US v. Bercian-Flores: In this appeal, Jose Bercian-Flores challenged the sentencing enhancement he received in his illegal re-entry case, a 12-level bump based upon his prior 1997 conviction for unlawfully transporting aliens. Bercian-Flores argued on appeal that Simmons shielded him from this enhancement, as his guidelines range for his 1997 conviction (when the guidelines were mandatory) was zero to 6 months; the Fourth Circuit found, however, that since the sentencing judge in 1997 had the discretion to sentence Bercian-Flores for up to five years then, the enhancement here was not an error. The Fourth Circuit affirmed the sentence.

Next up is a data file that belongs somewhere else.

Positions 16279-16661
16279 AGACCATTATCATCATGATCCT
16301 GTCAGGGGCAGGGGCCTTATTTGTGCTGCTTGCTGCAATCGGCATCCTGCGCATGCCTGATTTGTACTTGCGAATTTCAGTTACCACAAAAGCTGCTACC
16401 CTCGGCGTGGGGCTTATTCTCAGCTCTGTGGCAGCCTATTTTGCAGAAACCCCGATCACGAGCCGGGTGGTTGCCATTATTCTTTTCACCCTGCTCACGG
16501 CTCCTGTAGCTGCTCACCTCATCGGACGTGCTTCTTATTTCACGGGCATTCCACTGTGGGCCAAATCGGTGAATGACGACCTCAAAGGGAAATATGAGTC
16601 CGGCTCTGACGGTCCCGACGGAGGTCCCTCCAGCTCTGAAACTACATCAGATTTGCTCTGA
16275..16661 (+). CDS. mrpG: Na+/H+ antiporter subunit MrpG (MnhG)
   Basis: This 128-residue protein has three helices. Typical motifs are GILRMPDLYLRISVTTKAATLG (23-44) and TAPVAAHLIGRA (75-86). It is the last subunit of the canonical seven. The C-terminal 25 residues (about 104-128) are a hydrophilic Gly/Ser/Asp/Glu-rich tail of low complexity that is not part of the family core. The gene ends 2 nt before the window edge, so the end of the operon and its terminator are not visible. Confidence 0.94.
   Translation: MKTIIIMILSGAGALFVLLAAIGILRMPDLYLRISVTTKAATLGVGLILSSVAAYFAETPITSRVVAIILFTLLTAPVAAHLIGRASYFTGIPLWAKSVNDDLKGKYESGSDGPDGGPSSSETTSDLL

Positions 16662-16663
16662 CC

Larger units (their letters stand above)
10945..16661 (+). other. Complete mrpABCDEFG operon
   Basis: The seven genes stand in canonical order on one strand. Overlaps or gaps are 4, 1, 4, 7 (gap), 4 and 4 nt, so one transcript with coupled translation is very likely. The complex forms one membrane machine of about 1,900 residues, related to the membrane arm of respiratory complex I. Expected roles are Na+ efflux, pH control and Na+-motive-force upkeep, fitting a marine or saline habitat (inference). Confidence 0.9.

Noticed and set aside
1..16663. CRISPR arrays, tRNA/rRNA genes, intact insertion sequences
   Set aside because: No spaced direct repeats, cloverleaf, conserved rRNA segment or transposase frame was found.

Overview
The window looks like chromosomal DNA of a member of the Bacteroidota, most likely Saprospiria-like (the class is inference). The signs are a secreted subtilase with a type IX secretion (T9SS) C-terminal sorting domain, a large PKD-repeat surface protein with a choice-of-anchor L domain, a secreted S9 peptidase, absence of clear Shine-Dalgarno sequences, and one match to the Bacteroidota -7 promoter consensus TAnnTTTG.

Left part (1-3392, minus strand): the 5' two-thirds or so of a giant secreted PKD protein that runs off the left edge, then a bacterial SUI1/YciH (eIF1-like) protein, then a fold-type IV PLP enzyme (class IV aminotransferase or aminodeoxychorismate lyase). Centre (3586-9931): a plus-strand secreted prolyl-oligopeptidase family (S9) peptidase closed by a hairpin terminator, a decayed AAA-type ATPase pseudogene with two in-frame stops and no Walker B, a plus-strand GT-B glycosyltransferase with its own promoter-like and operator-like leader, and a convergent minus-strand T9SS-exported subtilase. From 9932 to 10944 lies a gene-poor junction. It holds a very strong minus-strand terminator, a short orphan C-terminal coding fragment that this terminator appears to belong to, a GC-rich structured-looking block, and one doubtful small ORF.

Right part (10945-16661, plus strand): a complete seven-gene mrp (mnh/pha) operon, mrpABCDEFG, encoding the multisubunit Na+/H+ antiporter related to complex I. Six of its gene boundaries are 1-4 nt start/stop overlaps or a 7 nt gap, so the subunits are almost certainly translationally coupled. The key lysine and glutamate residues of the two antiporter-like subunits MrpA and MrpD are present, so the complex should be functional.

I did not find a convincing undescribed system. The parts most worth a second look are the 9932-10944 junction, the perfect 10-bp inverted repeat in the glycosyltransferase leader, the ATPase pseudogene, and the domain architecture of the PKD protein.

Bercian-Flores emphasized that he was not punished for more than a year for his 1997 conviction, and the guidelines prescribe a 12-level enhancement for illegal re-entry defendants when such an individual has a prior felony conviction for smuggling other aliens “punishable by imprisonment for a term exceeding one year.” U.S.S.G. §2L1.2. What’s more, the judge who sentenced Bercian-Flores in 1997 had found no aggravating factors, and no factual findings that warranted an upward departure beyond zero to six months. The Fourth Circuit disagreed, finding that the top sentence in a guidelines range is not the maximum term of imprisonment, as determined by the Supreme Court. The statutory maximum sentence as set by Congress controls whether Bercian-Flores’ prior convictions counts as a predicate felony for sentencing enhancement here, not the top sentence in his guidelines range.